Government must do more to address construction air pollution

Matthew Pencharz, the former deputy Mayor of London for Environment, and current director of Off Grid Energy, is urging the government to do more to encourage local authorities to introduce – and have the powers to enforce – environmental regulations on construction sites.

He also want clean technology to be used more widely after “the disappointingly unambitious Government Air Quality Plan” that was published by Defra recently.

In London, construction equipment accounts for some 7% of emissions leading to high NO2 concentrations, and across the country they are contribute pollution to towns and cities with poor air quality.

Clean technologies through the use of batteries, especially when it comes to temporary power for construction and events, are in the marketplace, which would markedly reduce air pollution emissions, according to Off Grid Energy.

“It is disappointing that in its new consultation to deliver the reductions in air pollution the UK needs, the government is not doing more to push the utilisation of clean technologies on construction sites to save both money and emissions and stimulate this high value manufacturing sector,” Matthew said, who brought in the Greater London Authority’s (GLA) regulations for construction equipment while he was deputy Mayor of London for Environment.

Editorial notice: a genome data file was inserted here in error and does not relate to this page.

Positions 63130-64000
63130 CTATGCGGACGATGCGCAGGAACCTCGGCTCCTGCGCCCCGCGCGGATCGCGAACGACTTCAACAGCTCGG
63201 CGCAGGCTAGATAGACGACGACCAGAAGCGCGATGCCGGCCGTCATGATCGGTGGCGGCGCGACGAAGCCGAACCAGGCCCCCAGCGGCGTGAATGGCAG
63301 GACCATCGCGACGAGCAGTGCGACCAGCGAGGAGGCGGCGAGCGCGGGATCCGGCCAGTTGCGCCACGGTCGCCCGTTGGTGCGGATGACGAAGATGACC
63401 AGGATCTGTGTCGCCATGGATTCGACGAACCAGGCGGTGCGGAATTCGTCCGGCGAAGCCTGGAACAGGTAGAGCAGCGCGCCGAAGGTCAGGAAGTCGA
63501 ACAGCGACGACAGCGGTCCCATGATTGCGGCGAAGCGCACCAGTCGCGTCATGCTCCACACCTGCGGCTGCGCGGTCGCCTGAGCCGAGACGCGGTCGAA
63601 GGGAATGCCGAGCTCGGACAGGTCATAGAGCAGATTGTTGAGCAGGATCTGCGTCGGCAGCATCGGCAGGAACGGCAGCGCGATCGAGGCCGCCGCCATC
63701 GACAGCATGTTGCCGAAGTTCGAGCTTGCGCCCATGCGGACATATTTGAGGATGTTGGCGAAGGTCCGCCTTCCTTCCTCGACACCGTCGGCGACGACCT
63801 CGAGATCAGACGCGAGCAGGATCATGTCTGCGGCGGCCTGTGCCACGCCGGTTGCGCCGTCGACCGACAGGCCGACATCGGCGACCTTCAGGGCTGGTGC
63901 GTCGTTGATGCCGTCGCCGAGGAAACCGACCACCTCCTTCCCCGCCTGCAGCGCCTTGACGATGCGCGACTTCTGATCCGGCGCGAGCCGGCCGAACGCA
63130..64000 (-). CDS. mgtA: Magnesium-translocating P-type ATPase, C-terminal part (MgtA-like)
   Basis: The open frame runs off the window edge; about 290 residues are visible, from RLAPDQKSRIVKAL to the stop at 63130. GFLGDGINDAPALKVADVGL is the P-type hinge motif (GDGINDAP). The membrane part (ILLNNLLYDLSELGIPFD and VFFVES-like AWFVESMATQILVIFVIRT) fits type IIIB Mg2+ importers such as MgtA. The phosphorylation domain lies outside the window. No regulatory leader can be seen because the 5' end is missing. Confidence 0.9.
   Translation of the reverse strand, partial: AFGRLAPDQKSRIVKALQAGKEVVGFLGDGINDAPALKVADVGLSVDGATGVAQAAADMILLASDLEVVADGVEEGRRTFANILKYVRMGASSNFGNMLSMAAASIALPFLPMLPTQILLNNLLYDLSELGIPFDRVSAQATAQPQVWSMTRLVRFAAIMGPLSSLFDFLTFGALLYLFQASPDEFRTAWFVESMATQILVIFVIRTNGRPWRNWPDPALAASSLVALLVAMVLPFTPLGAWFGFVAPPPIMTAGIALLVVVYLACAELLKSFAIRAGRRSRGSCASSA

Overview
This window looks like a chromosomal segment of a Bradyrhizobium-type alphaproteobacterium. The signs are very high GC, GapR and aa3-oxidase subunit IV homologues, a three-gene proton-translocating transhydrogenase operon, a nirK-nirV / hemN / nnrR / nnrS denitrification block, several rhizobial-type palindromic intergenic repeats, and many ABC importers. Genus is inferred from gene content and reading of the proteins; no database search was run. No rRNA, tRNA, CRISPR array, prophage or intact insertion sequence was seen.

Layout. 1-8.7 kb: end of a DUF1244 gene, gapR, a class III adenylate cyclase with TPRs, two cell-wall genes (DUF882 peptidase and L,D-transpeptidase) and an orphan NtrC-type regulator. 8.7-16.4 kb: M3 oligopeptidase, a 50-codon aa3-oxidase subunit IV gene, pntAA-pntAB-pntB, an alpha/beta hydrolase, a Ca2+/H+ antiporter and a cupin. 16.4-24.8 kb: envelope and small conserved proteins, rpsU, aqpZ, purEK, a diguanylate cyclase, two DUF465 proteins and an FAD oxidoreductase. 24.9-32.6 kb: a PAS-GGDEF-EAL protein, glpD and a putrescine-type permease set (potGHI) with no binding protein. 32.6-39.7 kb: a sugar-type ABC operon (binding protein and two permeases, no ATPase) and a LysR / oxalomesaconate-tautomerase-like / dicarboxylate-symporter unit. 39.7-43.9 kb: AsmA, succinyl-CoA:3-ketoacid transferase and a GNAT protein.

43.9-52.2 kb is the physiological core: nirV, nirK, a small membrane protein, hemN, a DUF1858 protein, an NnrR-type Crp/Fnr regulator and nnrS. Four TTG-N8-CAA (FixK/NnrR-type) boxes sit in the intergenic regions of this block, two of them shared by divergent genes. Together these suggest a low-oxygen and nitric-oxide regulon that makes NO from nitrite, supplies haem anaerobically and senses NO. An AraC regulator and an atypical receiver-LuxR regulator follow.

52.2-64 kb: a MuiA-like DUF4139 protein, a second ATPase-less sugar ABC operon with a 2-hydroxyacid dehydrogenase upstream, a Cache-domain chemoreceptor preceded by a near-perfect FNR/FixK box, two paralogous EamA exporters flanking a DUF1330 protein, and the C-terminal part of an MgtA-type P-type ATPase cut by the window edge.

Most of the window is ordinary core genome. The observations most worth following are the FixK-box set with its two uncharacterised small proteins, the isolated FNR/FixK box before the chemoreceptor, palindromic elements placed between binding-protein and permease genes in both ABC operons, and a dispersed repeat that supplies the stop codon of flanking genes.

The GLA brought in regulations in 2015 to begin the cleaning up of constructions sites but the government in this consultation is only talking about regulations from 2019, disregarding thousands of older, high polluting ones.

Other local authorities do not appear to be being encouraged to bring in London-style regulations and, even if they did, any enforcement powers remain weak.